The C02 laser is used to remove the outer skin creating an internal dermal bra ( alive and well vascularized) which is secured to the breast bone ( sternum) . This "Laser Bra" lifts and supports the breast. Interesting that many of the same surgeons who are critical of The Laser Bra would not hesitate to buy cadaver dermis( alloderm) or pig dermis (stratice) and sew it in as a non viable graft (not a healthy vascularized flap like The Laser Bra). Surgeons use Alloderm and Stratice in breast reconstruction as well as now to help with mastopexies. Look at Life Forms own literature. The Laser Bra is free, vascularized, alive, and uses tissue that most surgeons otherwise discard while doing traditional breat lifts or mastopexies.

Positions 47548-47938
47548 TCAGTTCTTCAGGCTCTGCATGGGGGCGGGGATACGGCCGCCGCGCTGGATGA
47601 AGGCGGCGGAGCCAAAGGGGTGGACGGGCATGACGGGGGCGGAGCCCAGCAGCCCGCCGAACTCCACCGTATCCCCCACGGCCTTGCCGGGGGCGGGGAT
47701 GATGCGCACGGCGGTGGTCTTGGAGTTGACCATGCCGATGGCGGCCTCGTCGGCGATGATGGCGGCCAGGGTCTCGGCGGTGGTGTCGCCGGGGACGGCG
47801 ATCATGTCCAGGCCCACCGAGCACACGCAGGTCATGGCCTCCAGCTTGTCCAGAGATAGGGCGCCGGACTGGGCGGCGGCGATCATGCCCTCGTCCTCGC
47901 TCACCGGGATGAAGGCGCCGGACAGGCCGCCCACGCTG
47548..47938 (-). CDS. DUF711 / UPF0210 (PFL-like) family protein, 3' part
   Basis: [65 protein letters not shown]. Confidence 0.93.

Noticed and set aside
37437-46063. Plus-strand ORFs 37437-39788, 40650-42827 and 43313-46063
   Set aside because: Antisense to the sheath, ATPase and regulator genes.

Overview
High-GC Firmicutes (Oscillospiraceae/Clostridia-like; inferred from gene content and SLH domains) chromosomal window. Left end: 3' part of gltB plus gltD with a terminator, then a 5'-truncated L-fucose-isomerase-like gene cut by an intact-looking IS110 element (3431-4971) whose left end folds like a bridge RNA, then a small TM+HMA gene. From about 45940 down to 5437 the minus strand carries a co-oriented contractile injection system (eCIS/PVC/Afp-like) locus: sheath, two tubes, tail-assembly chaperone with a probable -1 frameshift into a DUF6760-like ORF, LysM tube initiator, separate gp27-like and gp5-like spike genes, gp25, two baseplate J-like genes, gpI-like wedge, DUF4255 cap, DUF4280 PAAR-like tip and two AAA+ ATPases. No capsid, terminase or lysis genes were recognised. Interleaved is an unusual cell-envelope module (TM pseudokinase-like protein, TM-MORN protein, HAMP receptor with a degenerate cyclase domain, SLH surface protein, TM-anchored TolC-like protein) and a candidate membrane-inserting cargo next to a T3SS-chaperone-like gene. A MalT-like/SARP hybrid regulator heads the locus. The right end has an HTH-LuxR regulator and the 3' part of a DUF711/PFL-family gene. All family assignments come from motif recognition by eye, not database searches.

I have written 2 peer reviewed papers in the Aesthetic Surgery Journal on Breast Reduction using The Laser Bra and Laser Assisted Breast Reduction for those critics who missed them. I have also given numerous talks around the world since 1996 regarding laser breast surgery. This includes ASPS, CSPS, ISAPS, Copenhagen, Swizerland, American- Brazillian Aesthetic Surgery Meeting, and numerous visiting professorships in the US.  This dermal pedicle is alive, thick and has widely patent artereolar vessels within it.  As our numerous fellows around the country and the world will tell you, we dont do free grafts, have done large numbers of women with 40-55 cm nipple to notch measurments, the reductions are almost bloodless and they take between 1 1/2 and 2 hrs tops.  Have frequently done 3 and gone to lunch.  Ask any of the fellows or residents.  The photos dont lie.  The breasts are perky and look beautiful.  They are not pancakes or flat with poor projection.